LRCS – Femto Cataract Surgery


Laser-assisted cataract surgery is now available to our cataract patients. This laser technology, called the femtosecond laser, has been used for years in creating the flap for LASIK eye surgery, but now, it is being used in cataract surgery. The femtosecond laser applies laser energy in an extremely short period of time, one trillionth of a second, so no significant heat is generated. The laser, guided by an advanced imaging system known as OCT, can create precise incisions, automating steps of cataract surgery that have traditionally been done manually with a surgical blade. The laser can also make corneal incisions to treat astigmatism. The computer-driven incisions are more precise and reproducible than what can be done manually by hand. For some patients, this new technology may make cataract surgery even safer.


FEMTO LASER has an extremely low impact on the eye: The procedure takes only a few minutes. The time the laser is in contact with the patient’s eye is reduced to a minimum.

FEMTO LASER is comfortable and painless: The patient’s head is not fixed during the procedure.

FEMTO LASER also helps in severe cases: Thanks to the extremely high frequency of the laser pulses, the layers of the cornea are separated with unprecedented precision, creating an ultra-thin flap. FEMTO LASER is therefore effective in patients who were previously not candidates for laser surgery. This includes patients with extreme myopia or thin corneas.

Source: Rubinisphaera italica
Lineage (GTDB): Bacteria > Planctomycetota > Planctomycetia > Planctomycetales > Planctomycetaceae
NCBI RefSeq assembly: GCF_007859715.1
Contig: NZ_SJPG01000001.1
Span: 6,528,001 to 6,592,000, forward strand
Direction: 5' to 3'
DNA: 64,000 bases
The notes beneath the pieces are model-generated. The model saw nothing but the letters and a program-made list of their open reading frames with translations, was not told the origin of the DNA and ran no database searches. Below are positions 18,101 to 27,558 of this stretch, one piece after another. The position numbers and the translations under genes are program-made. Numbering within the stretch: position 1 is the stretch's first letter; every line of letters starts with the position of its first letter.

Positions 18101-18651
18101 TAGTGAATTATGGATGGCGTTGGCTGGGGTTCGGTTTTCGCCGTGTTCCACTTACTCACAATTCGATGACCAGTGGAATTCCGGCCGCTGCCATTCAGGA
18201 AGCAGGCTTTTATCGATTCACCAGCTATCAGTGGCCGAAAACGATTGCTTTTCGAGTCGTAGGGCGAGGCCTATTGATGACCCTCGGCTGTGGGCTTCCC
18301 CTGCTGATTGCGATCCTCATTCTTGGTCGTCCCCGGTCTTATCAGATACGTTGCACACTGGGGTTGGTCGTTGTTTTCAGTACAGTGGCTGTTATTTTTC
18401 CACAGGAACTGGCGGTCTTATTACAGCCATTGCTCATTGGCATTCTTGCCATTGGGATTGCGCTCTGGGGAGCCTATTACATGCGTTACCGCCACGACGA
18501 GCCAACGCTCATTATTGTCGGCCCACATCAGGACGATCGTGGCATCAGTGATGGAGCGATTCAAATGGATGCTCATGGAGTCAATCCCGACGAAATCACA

No inflammation: The laser energy used for FEMTO LASER is about a 100 times lower than with other lasers. This is more gentle to the corneal tissue and prevents temporary inflammatory reactions of the eye.

Fast results: The recovery period is considerably shorter than for other techniques. Patients are usually able to see well within hours, often even minutes.


FEMTOLASER is suitable for correcting the following refractive errors:

Myopia: Distant objects appear blurred.

Hyperopic: Closed objects appear blurred.

Astigmatism: Objects appear distorted at all distances.

Presbyopia: The lens of the eye loses its ability to focus, making it difficult to see objects up close.

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